During times of COVID, State of Emergency, and online schooling restrictions, students across the world are grappling with how to connect with one another. These days a large portion of student communication comes in the form of chats, social media posts, or the anonymous viewing of someone else’s Tik Tok video.
Impersonal interactions like these can result in atrophy or loss of students' verbal communication skills and feeling detached from human connection. This lack of connections also can affect the development of empathy, the ability to understand another point of view or perspective. While all these things are understandable, ISPS continues to work on ways to help our students connect and continue to grow prosocial skills.
Guidance classes have been doing a variety of activities to learn about taking another person’s perspective. In a culminating activity, special guest Tricia Conyers joined our Grade 6 Guidance classes to introduce a great interactive activity using The Empathy Toy. A packet of 5 wooden block puzzle pieces were used by students selected to be “builders” of the puzzle. The remaining students became “Guides” and worked together giving instructions to the builders as they tried to recreate a pre-established shape using the blocks. The catch was, Builders couldn’t see Guides, Guides couldn’t see Builders, and Guides couldn’t see Guides. For an added degree of difficulty, different Guides had photos of the same object, but from different perspectives. With only their words, teams had to figure out how to finish the puzzle build.
As time expired, we turned on cameras to see how close each team came to the model build. Some teams came closer than others, but the real value came from the experience. We processed with the students what the experience was like. How was the experience different for the Builders compared to the Guides? What did the groups do that helped or confused the process? Why did some students talk more than others? How did individual personality styles affect the experience? In the next class, students looked at how the same dynamics during the puzzle game also play out during regular classes, group work, and breakout rooms. They further discussed how they could use the Empathy Toy experience to help improve connection, cooperation, and inclusion of all group members.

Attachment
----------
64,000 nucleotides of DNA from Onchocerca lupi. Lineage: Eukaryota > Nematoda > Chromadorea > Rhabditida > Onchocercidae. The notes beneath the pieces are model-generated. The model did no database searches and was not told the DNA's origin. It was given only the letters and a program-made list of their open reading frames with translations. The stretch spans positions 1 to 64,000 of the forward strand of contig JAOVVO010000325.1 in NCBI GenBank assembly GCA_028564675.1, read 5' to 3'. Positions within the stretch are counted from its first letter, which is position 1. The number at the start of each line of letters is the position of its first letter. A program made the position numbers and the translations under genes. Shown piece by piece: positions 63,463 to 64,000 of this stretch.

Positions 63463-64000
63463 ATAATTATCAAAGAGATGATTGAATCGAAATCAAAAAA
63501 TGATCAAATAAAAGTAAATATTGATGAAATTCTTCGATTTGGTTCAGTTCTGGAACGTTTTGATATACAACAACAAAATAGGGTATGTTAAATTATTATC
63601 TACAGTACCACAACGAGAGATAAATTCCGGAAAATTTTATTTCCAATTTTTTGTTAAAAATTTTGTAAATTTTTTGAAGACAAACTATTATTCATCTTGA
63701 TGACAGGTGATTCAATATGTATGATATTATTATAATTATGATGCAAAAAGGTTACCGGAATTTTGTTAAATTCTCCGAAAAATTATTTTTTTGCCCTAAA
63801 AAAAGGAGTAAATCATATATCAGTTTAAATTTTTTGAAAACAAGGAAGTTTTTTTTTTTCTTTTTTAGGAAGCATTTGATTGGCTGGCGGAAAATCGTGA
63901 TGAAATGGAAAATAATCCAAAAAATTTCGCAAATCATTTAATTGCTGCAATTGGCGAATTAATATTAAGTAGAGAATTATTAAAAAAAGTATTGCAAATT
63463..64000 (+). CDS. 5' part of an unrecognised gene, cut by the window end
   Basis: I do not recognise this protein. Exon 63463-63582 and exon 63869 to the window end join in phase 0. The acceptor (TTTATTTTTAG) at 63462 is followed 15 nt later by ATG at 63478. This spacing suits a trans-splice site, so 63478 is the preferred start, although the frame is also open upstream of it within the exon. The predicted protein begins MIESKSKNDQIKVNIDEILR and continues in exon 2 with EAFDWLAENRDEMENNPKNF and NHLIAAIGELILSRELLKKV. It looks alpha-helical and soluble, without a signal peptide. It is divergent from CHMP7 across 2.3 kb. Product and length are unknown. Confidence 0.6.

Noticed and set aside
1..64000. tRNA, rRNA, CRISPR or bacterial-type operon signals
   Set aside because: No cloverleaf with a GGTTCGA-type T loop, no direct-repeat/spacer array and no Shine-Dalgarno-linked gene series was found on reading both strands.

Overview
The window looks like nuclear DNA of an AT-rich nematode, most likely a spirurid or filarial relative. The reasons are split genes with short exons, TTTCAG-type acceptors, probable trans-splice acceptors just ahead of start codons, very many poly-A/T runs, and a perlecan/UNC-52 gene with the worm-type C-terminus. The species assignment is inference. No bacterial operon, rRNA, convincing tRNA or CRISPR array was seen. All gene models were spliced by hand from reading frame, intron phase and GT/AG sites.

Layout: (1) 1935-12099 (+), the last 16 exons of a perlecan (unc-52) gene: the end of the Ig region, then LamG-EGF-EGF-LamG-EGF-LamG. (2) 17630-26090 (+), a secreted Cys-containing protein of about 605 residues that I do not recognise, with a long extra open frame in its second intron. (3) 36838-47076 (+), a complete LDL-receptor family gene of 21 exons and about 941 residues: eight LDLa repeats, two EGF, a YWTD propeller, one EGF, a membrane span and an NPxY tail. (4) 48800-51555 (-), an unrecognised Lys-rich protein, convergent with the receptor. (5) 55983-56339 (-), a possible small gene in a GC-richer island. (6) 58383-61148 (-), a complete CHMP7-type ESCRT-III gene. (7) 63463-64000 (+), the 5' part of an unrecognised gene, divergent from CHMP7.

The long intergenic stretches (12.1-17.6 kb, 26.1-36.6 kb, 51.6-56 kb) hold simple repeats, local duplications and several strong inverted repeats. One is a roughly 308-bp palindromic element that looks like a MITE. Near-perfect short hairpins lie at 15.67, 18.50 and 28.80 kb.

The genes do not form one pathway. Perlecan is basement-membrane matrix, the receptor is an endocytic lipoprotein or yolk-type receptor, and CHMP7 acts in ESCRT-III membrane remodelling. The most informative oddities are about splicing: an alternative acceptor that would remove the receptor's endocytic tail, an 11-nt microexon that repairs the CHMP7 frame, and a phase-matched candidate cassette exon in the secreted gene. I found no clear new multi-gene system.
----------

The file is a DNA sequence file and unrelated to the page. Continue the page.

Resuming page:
How can you help your student continue to develop prosocial skills and strengthen empathy? Consider having a designated “no device” time at home each night or even just once a week. This is when adults and students turn off their phones and do a non-device related activity together. Play a board game together, games like Pictionary, Heads Up, Charades, or Monopoly encourage discussion and interactions. Read a book together a chapter at a time and then talk about it or read it out loud each taking turns reading a chapter. Go for a family walk (or drive) and talk about life or just random things. Pick a topic to talk about and then a great question to ask is “What was that like for you?” and then sit back and listen. Watch a movie together and talk about it afterwards trying to focus on what the different perspectives were from the different characters. The key here is connection, talking, and listening.